Although Queen Elizabeth II has been on the throne for more than six decades it’s rare that she displays emotion, especially grief, in public. That’s because she and the rest of the royal family have adopted a stiff upper lip policy. However, there are times when the monarch can’t hold back her tears.
Read on to find out when the queen showed her grief while so many looked on.
When the royal family adopted the stiff upper lip policy
Having a stiff upper lip typically means refraining from trembling lips that precede bursting into tears and refers to someone who exercises self-restraint in the expression of their emotions.
The stiff upper lip policy among Britain’s royals was first adopted in 1936 by Queen Elizabeth II’s mom, the Queen Mother. She did so after she and her family were thrust into the spotlight following the abdication of her brother-in-law Prince Edward VIII, which resulted in her husband becoming the king.
It is a policy that the current queen has lived by throughout her life but one she couldn’t maintain after a certain royal passed away.
Queen Elizabeth took this royal’s death hard
On Feb. 9, 2002, Queen Elizabeth II’s only sibling Princess Margaret, Countess of Snowdon died following a massive stroke at the age of 71. The news reportedly hit the queen hard as she was very close to her younger sister.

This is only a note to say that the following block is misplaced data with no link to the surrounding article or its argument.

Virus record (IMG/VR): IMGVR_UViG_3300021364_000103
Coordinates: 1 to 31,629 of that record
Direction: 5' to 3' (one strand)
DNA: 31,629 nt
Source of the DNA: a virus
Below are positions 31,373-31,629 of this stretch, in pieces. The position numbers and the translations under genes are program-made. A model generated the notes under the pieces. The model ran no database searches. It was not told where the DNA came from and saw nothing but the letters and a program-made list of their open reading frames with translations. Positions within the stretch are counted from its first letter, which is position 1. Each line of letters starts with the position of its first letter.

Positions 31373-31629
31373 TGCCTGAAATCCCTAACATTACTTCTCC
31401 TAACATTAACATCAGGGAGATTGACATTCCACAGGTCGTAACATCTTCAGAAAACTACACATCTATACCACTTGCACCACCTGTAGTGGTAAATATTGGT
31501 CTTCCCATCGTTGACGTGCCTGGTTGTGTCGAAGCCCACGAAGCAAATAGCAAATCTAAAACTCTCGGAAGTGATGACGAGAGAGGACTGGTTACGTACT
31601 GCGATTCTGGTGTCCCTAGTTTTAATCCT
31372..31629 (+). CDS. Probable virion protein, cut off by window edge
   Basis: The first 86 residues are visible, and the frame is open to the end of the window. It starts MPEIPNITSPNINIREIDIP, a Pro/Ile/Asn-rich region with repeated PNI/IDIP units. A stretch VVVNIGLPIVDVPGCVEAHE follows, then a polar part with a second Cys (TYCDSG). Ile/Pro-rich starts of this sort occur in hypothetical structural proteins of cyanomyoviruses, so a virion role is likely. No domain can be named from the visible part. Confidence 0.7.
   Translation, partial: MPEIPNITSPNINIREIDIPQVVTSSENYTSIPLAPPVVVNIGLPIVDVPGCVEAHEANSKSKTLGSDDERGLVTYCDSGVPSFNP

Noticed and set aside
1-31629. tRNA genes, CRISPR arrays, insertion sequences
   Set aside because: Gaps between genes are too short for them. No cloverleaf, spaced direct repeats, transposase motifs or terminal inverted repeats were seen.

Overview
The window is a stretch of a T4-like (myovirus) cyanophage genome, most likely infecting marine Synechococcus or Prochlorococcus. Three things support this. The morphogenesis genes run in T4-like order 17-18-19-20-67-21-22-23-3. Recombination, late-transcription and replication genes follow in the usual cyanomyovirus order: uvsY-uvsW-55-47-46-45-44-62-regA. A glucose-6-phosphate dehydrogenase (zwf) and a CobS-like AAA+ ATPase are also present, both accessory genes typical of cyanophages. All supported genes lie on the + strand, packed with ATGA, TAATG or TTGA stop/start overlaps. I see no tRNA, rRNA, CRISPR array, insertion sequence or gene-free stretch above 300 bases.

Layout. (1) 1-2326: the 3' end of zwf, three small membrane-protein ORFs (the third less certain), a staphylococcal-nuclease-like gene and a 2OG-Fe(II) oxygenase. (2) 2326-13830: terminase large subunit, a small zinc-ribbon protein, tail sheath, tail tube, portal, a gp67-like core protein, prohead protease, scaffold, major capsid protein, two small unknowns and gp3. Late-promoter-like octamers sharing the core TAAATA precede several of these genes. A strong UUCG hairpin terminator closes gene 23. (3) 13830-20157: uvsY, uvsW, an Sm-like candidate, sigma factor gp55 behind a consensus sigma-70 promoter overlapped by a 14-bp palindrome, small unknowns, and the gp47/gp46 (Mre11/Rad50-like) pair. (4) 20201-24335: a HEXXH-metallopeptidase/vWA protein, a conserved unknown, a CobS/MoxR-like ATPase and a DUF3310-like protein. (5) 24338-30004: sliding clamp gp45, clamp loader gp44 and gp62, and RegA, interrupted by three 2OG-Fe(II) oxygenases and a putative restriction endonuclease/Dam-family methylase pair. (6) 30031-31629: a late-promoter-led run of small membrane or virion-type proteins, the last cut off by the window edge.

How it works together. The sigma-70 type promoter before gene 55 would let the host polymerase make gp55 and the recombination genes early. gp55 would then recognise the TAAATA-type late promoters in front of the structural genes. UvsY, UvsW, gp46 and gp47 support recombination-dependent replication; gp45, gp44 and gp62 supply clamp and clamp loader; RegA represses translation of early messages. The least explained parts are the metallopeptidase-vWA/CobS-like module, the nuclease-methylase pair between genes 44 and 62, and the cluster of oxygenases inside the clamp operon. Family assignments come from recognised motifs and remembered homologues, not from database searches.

The monarch’s private secretary released a statement at the time which read:
[Queen Elizabeth’s] beloved sister, Princess Margaret, died peacefully in her sleep this morning at 6.30 a.m. in The King Edward VII Hospital. Princess Margaret suffered a further stroke yesterday afternoon. She developed cardiac problems during the night and was taken from Kensington Palace to The King Edward VII Hospital at 2.30 a.m. [Her children] Lord Linley and Lady Sarah were with her, and the queen was kept fully informed throughout the night.
The queen couldn’t hold back her emotions the day of Margaret’s funeral
The day of Margaret’s funeral proved to be rough for the royal family matriarch. She reacted and mourned the way many people do when they lose a loved one. As The New York Times noted, “the usually reserved Queen Elizabeth II was seen dabbing her eyes with a handkerchief” during the service.
Others on hand also saw the queen weeping outside the church while standing alongside Margaret’s son and daughter.
“I think it was the only time anyone ever saw the queen show her emotions in public,” family friend Reinaldo Herrera wrote in Vanity Fair. “Never explaining anything to the world — what she feels, or why she does what she does — is part of her greatness. But for a few minutes that day, as she stood by the steps of St. George’s Chapel at Windsor Castle, watching her sister’s coffin being borne away, her eyes betrayed her.”